Don’t become complacent in your planning. If you have a plan in place already, revisit and reassess it regularly and make the changes necessary to prepare your campus to address worst-case scenarios with truth, transparency, and relative calm. Keep your board, cabinet, legal counsel, and chief communications officer updated on potential crises. Roles cannot be filled if your leaders are blindsided by a situation you knew was brewing but didn’t reveal in advance.

What might your institution face? The recurring list of natural and unnatural disasters, in no particular order, includes embezzlement, sexual harassment or assault, votes of no confidence, federal investigations, IT hacking, murder, suicide, loss of confidence by the public, hazing, alcohol abuse across campus, budget cuts, not meeting campaign goals, severe weather events, and athletic program infractions.

Not all items on this list will present themselves as an emergency or rise to the level of a crisis. Assess each situation independently—there is danger in over-communicating just as there is in under-communicating. Unnecessarily adding too much emotion to a situation could inadvertently inflate it to crisis levels. Sincerity serves as the ultimate litmus test for your response.

Don’t Be Afraid to Ask for Help or Add a New Perspective

Presidents and chancellors who survive crises admit when they need help and ask for assistance from trusted sources. Effective campus leaders use their teams wisely and preserve their own strength in case conditions worsen.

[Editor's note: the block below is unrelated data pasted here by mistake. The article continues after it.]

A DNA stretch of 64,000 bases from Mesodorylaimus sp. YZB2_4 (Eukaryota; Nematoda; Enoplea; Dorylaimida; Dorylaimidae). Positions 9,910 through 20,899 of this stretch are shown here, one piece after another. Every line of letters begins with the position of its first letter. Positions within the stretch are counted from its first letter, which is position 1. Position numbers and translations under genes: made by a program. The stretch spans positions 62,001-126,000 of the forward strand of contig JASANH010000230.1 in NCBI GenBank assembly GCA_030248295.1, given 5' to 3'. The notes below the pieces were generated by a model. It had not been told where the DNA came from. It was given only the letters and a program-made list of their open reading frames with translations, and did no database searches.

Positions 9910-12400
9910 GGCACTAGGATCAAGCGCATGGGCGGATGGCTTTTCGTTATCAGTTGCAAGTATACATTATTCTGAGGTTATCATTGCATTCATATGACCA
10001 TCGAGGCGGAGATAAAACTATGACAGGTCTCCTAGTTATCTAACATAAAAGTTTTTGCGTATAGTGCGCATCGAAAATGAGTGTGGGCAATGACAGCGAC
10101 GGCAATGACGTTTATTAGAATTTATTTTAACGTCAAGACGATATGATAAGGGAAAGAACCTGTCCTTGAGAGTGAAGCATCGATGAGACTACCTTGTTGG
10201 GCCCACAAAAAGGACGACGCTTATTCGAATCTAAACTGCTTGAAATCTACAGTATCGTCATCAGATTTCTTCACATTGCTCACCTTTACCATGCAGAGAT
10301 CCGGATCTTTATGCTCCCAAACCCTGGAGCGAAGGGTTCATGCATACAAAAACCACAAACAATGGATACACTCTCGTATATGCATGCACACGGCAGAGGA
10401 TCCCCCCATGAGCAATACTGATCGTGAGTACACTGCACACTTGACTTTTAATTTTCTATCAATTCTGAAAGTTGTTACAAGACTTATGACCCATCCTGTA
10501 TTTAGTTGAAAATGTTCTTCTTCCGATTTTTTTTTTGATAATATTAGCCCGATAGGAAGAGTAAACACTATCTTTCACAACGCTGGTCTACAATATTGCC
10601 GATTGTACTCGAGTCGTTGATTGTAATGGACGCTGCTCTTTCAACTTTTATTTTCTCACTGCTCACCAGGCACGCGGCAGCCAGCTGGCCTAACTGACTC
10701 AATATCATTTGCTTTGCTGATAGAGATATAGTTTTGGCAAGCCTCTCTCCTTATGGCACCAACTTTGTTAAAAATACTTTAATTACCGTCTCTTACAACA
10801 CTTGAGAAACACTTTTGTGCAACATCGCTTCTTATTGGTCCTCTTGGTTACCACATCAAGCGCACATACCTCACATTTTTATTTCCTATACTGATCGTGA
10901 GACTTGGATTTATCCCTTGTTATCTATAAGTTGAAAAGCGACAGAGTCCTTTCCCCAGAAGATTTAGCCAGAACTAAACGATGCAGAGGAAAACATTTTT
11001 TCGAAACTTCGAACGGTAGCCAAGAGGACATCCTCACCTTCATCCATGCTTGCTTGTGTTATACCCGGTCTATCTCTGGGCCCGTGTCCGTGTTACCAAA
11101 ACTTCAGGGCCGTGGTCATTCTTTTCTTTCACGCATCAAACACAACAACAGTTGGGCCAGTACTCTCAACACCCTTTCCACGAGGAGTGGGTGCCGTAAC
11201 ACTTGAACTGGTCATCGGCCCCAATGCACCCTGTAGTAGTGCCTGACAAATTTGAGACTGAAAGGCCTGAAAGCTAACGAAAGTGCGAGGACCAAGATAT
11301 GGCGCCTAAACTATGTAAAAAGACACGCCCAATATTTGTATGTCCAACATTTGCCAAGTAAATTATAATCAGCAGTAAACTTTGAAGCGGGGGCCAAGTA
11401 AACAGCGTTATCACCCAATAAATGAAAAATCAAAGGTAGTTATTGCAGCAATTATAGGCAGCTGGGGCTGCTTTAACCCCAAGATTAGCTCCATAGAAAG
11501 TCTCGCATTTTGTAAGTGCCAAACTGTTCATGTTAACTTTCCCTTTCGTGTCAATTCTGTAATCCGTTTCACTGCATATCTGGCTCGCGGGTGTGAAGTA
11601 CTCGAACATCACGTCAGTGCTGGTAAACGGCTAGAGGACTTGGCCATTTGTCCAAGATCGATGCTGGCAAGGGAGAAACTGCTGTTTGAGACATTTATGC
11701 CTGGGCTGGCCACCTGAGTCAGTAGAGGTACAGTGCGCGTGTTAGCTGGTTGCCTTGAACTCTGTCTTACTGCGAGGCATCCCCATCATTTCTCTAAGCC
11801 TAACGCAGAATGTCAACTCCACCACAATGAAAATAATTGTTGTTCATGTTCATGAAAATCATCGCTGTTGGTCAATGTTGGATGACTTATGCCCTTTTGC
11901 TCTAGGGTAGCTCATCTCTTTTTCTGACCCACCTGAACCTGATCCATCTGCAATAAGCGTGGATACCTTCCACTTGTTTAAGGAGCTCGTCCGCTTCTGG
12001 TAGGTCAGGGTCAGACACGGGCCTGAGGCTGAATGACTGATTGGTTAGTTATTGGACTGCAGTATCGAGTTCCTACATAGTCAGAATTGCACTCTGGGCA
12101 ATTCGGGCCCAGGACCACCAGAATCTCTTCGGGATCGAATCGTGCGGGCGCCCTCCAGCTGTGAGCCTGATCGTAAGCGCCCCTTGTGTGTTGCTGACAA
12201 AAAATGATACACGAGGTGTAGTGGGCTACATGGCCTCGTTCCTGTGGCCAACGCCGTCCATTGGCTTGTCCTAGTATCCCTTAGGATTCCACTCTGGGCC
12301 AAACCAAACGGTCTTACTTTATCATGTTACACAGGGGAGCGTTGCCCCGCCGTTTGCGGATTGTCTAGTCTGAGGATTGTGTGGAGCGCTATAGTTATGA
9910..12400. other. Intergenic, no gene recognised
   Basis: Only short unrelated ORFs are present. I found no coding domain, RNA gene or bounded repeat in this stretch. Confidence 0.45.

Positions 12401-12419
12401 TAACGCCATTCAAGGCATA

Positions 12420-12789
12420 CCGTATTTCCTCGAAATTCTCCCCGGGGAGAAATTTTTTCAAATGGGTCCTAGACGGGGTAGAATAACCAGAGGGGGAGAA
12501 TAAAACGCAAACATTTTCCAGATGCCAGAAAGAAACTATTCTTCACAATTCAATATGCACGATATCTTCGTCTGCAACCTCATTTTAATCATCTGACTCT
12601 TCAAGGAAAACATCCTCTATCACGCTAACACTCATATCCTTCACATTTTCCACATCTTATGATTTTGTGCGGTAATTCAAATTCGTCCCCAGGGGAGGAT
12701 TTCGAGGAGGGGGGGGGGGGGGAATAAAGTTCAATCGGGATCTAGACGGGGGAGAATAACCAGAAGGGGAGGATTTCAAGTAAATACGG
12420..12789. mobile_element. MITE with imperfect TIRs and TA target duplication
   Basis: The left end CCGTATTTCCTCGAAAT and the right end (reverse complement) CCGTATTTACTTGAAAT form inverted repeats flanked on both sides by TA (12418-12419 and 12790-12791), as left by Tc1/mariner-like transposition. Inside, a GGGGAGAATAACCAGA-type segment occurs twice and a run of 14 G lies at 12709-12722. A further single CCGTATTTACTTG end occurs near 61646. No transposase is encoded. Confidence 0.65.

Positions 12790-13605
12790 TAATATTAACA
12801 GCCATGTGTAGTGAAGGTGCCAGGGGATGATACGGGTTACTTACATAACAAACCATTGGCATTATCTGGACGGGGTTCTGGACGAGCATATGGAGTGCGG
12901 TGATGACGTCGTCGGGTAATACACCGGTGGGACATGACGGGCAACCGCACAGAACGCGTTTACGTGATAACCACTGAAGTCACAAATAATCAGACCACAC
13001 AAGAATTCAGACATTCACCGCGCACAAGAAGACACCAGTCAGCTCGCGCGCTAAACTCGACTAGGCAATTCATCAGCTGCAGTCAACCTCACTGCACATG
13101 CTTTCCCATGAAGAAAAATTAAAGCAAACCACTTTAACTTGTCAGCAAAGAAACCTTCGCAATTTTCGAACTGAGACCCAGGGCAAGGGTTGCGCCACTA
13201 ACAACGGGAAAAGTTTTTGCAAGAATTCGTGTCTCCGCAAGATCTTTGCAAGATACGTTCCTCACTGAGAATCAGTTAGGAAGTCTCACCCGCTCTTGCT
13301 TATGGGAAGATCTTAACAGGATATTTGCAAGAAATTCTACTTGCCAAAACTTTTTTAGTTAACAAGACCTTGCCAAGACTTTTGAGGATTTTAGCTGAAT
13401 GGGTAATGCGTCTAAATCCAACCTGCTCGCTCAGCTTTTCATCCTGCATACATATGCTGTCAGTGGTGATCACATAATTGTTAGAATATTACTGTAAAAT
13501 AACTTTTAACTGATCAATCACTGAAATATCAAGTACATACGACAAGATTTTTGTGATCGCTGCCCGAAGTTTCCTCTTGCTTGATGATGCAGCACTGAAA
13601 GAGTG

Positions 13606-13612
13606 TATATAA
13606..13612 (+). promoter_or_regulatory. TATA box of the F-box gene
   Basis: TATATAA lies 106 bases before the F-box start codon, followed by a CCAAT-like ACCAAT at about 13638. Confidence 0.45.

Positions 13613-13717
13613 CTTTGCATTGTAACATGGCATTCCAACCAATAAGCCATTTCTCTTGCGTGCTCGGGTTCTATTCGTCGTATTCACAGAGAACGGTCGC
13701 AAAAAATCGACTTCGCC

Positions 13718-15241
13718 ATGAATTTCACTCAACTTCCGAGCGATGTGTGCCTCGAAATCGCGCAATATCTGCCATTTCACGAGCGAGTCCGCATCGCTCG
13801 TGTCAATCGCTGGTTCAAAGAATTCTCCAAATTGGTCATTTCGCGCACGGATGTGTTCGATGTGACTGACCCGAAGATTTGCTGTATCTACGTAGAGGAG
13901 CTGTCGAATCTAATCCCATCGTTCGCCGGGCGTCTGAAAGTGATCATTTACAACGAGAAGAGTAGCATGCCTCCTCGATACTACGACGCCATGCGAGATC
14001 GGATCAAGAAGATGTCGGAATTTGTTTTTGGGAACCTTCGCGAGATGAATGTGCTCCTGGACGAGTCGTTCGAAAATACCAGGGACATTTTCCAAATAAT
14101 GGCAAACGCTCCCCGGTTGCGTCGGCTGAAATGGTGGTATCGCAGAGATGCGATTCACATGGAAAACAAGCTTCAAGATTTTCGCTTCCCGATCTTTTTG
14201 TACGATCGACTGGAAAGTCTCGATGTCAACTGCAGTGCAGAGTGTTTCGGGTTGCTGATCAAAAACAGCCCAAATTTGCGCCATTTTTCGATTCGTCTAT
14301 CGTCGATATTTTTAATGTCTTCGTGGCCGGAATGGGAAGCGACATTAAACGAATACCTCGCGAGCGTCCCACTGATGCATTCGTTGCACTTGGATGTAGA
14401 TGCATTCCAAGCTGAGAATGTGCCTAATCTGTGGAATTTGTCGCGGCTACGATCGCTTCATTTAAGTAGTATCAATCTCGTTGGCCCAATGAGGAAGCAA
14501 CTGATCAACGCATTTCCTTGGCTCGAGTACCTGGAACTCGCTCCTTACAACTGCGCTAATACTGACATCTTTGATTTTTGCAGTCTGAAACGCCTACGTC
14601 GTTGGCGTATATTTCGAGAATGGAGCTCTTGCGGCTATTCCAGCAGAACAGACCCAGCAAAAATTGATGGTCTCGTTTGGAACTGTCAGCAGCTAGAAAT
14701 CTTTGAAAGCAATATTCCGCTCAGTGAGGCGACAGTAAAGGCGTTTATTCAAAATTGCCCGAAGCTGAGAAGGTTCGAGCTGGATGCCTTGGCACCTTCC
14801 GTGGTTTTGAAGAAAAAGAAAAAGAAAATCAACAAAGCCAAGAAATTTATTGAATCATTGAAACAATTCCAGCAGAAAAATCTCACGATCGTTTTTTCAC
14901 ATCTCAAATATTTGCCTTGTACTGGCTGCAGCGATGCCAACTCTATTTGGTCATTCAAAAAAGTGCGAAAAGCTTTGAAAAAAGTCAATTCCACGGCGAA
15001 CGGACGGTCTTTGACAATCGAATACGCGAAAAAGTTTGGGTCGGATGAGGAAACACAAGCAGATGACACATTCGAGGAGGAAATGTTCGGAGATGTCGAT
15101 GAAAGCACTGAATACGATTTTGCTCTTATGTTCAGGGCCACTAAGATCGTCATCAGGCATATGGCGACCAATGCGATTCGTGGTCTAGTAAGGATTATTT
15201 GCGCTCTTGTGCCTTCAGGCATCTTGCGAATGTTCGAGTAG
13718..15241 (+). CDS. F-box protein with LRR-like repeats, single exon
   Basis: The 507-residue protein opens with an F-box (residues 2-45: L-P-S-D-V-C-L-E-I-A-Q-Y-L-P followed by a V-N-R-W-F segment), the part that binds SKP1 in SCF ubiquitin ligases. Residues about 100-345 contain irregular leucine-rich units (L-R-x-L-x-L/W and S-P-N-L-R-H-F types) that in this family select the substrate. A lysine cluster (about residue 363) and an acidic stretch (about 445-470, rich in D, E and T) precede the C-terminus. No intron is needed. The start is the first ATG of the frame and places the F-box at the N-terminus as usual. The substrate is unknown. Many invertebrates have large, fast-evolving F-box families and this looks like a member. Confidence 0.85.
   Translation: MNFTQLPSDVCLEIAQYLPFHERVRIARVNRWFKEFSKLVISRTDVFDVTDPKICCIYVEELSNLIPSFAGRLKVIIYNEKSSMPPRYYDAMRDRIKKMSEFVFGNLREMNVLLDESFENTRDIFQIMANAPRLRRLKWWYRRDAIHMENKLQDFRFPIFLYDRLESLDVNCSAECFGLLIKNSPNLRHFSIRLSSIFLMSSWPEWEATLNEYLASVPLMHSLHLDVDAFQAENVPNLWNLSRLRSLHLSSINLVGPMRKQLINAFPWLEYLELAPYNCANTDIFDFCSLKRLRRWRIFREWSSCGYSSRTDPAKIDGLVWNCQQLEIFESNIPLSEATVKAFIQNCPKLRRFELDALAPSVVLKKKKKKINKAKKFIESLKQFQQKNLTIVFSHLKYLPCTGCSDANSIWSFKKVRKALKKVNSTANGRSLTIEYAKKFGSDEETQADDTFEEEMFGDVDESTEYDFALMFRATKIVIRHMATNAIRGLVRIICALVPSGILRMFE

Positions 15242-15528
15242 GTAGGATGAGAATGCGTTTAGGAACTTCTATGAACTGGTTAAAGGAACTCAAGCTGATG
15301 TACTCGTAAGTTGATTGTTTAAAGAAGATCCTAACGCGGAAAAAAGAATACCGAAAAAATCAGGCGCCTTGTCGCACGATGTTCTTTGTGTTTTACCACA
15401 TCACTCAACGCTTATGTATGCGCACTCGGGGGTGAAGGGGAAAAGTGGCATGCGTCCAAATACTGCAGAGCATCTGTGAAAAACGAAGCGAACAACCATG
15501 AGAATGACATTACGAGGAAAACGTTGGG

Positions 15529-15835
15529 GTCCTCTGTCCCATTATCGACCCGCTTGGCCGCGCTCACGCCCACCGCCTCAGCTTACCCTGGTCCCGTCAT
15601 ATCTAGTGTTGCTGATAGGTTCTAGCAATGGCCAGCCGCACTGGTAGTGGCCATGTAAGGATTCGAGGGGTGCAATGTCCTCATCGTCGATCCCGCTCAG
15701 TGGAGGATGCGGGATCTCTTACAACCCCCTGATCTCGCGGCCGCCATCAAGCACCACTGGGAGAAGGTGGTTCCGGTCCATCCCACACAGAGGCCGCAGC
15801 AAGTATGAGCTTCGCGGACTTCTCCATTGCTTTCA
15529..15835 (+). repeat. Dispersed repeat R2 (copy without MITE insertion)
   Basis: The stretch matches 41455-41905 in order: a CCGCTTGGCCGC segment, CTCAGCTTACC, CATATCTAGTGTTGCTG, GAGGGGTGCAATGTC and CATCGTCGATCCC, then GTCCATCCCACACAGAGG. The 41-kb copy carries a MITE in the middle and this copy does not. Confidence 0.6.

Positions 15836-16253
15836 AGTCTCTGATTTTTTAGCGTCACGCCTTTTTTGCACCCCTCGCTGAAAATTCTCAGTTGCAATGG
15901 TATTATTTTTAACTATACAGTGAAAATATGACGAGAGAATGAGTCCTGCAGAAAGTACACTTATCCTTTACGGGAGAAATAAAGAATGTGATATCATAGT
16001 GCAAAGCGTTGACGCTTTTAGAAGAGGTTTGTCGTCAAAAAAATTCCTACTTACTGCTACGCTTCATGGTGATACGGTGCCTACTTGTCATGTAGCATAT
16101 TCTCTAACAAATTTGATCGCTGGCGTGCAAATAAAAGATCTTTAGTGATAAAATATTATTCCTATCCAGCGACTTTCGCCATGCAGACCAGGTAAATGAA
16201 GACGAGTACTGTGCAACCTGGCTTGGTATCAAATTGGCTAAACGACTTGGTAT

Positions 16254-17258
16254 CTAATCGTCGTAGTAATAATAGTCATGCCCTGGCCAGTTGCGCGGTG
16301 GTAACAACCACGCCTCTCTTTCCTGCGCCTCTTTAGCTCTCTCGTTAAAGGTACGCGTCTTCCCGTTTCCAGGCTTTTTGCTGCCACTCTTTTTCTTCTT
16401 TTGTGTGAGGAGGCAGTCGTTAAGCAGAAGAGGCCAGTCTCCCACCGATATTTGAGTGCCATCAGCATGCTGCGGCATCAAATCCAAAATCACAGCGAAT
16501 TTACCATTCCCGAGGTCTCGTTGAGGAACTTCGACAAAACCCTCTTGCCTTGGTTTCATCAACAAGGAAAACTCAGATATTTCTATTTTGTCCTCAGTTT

Similarly, the ability to know when to ask for help—and to actually ask for it—is critical to protecting key lines of communication, institutional credibility, political capital, campus relationships, and scarce resources.

Sometimes, consultants and others who are not intimately connected to the campus or the crisis itself are well positioned to provide clarity and help make difficult decisions or execute difficult tasks. Third-party endorsers, advocates, and consultants can take pressure off of your team and allow you to focus on reacting to the terrain as it shifts beneath your feet.

In the throes of a crisis, it is tempting to shift your strategy in response to anecdotal feedback from board members, a small sampling of community members, or comments posted to news articles. Don’t allow yourself to succumb to the votes or opinions of a select few. Focus on what you know is the right thing to do and share that information with your constituencies.

Know Your Strengths and Build off of Them

No one can be all things to all people. Presidents who assess a crisis and react in ways that align with what they do well—and acknowledging what they do not do well—will always be in a good position to succeed. For example, a president serving as the public face of an institution is ideal, but other times deferring to a board member or a subordinate might serve everyone’s best interests. A crisis is not the time to make a situation revolve around you; a crisis response should keep the institution at the center.

Be brave enough to assess your strengths and weaknesses, and insist that your cabinet and board leadership do the same. Develop a plan that makes the most of your talents and takes full advantage of the skillsets of those around you.

Once you get the right gear on board and add the right people to the raft, your team should be well equipped to handle any crisis. Crisis and tragedy are always, for many reasons, very difficult to manage. But you can put yourself and your institution in the best position possible to negotiate rough water, no matter when it appears on the horizon.

Teresa Valerio Parrot is the principal of TVP Communications, a Colorado-based communications firm that works with colleges and universities.